V Australia offer flights from Sydney to Port Moresby (connecting via Brisbane) with fares for around $650 return per person during December and January. www.flypacificblue.com Air Niugini has several weekly departures from Sydney and Brisbane with return fares starting from $750 per person during December and January. www.airniugini.com.pg For more information about adventure travel in Papua New Guinea visit www.papuanewguinea.travel/Australia IMAGES: Courtesy Rod Eime; David Kirkland and PNG Tourism.
E V ’ U O Y K N I TH ? L L A T I N E SE Travel destinations don’t come more diverse than this – encompassing bird watching, cruising, surfing, fishing as well as numerous cultural & adventure opportunities.
PNG Tourism Promotion Authority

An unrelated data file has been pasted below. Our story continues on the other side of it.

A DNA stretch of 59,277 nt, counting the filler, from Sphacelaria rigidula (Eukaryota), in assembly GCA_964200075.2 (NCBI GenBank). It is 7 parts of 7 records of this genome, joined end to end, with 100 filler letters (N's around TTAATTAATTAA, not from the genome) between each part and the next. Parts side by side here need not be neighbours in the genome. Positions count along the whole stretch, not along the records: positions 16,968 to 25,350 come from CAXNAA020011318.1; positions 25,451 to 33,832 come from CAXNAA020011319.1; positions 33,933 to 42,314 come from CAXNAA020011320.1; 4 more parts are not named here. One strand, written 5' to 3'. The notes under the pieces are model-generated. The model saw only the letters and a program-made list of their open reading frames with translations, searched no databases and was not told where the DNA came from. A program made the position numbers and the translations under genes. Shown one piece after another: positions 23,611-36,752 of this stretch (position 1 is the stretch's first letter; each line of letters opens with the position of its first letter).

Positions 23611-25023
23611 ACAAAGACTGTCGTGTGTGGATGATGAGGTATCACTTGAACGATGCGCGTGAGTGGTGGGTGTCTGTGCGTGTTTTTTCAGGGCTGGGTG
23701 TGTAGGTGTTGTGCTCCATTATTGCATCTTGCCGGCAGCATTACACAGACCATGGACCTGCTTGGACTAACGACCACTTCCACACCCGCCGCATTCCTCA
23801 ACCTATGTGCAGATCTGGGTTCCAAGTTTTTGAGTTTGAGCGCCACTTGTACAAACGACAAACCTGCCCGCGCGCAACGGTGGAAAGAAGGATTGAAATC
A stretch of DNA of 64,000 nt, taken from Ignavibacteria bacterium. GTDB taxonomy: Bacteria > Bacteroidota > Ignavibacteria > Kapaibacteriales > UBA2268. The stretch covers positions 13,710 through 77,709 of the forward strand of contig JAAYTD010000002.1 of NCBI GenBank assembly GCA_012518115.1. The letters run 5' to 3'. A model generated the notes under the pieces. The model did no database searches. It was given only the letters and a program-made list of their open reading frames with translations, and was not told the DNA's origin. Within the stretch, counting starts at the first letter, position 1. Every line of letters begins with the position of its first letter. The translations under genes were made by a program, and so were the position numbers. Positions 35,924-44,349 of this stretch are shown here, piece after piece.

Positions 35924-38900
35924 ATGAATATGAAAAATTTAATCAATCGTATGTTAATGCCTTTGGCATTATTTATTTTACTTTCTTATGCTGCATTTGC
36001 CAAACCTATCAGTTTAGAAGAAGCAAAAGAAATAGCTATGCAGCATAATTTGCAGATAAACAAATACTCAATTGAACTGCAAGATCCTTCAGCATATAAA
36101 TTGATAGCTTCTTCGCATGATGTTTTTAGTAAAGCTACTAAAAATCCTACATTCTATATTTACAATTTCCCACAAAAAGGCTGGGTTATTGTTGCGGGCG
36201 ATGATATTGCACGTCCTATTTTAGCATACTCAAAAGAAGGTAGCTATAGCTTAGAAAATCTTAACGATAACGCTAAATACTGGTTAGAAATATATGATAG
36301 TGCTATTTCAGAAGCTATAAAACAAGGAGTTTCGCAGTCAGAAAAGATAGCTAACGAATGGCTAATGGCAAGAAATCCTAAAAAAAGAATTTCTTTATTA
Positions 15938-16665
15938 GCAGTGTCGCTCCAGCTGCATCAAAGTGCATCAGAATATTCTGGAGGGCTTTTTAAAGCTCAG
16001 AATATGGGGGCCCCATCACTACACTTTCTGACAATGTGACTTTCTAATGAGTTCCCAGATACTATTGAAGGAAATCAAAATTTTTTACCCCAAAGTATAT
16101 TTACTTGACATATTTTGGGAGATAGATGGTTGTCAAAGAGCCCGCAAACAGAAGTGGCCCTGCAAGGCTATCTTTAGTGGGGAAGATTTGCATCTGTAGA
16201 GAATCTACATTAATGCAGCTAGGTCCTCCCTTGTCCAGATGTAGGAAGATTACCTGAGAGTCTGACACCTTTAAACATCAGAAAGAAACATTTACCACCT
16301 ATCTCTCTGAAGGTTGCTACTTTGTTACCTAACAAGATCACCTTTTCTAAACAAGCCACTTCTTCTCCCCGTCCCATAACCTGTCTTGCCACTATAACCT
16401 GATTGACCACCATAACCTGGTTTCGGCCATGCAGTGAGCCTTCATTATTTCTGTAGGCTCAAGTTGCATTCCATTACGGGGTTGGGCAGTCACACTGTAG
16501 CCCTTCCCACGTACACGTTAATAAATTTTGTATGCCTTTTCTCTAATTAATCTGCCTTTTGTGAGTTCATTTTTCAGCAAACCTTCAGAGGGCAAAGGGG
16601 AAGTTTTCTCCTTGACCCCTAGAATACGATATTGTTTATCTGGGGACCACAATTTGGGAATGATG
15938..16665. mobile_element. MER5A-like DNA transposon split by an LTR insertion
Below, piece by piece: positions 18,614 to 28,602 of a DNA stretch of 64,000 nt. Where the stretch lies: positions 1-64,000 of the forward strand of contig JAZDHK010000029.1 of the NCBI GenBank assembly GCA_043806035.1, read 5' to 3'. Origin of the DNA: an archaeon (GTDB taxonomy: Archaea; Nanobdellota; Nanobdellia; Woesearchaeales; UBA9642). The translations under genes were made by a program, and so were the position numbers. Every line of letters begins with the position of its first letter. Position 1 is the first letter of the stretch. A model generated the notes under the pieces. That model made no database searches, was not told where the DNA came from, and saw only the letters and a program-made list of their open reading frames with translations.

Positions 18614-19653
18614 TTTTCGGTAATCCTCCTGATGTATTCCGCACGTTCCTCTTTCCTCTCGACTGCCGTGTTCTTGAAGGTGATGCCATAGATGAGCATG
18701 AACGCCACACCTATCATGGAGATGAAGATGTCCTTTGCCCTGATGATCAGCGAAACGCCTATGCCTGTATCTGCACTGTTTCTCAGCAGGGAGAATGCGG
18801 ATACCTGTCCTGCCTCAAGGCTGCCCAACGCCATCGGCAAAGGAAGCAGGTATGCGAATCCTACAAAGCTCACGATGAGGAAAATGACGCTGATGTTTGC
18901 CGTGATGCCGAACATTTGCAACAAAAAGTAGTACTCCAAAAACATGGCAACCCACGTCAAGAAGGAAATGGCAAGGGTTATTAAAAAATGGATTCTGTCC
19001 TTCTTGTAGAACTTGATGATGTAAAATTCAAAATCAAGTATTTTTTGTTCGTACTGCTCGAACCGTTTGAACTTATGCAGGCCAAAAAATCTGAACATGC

Orion Expedition Cruises also offers a range of voyages on board Orion and Orion II. The 11-night ‘Papua New Guinea Cultural Highlights’ voyage departs from Cairns and sails to Alotau also visiting the Kitava, Tufi, Madang and Tami islands, ending in Rabaul. Prices start from $8995 per person twin share in an Ocean Suite. Departures are in October and November 2012. www.orionexpeditions.com.au
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Coral Princess Cruises offers a range of expedition-style cruises to Papua New Guinea and Melanesia aboard the 76-passenger Oceanic Discoverer. A 10-night ‘Rabaul to Alotau to Cairns’ itinerary visits the Witu Islands, Sepik River, volcanic Manam Island and historic Madang as well as Tuam, Tami, Tufi and Trobriand islands. An optional two night Alotau to Cairns extension to the cruise is offered. Prices start from $8450 per person twin share in a main deck cabin. Departures available in March and October 2012. www.coralprincess.com.au
clipping from TravelTalk travel news magazine Dec11/Jan12